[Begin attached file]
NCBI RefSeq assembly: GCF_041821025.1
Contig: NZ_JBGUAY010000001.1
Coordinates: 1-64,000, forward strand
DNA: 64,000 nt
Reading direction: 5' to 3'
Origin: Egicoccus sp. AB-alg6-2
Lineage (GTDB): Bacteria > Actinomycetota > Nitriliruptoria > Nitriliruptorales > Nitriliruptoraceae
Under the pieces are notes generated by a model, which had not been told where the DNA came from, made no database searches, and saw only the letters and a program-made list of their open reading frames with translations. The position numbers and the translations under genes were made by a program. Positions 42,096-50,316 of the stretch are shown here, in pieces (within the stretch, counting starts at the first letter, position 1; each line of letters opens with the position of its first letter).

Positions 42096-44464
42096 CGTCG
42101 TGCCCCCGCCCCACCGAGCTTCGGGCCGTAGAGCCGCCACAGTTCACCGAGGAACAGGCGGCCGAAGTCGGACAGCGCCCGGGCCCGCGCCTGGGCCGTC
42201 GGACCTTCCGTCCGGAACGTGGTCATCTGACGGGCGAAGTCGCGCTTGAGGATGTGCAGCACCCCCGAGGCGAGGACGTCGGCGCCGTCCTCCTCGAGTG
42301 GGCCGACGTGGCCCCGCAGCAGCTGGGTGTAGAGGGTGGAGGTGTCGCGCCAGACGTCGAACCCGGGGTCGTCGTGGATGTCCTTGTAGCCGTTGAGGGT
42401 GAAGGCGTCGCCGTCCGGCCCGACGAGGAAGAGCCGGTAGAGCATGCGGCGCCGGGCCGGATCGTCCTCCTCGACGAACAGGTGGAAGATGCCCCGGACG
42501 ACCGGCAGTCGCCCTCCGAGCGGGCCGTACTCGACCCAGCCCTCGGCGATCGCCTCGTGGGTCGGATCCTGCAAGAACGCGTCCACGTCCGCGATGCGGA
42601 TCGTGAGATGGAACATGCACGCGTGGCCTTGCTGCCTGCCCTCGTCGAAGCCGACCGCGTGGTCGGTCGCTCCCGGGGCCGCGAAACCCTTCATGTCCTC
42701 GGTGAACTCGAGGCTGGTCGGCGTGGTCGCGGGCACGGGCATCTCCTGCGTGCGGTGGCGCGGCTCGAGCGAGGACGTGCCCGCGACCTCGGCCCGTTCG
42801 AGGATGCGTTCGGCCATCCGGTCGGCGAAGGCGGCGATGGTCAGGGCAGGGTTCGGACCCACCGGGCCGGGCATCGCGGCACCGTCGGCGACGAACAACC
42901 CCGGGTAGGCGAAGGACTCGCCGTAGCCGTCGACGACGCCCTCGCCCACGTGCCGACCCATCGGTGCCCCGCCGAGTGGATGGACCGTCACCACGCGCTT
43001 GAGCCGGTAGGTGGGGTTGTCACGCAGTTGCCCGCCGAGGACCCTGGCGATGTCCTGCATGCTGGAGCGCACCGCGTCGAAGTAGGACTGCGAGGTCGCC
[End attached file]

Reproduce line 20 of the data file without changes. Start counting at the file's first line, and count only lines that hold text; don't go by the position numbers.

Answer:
43001 GAGCCGGTAGGTGGGGTTGTCACGCAGTTGCCCGCCGAGGACCCTGGCGATGTCCTGCATGCTGGAGCGCACCGCGTCGAAGTAGGACTGCGAGGTCGCC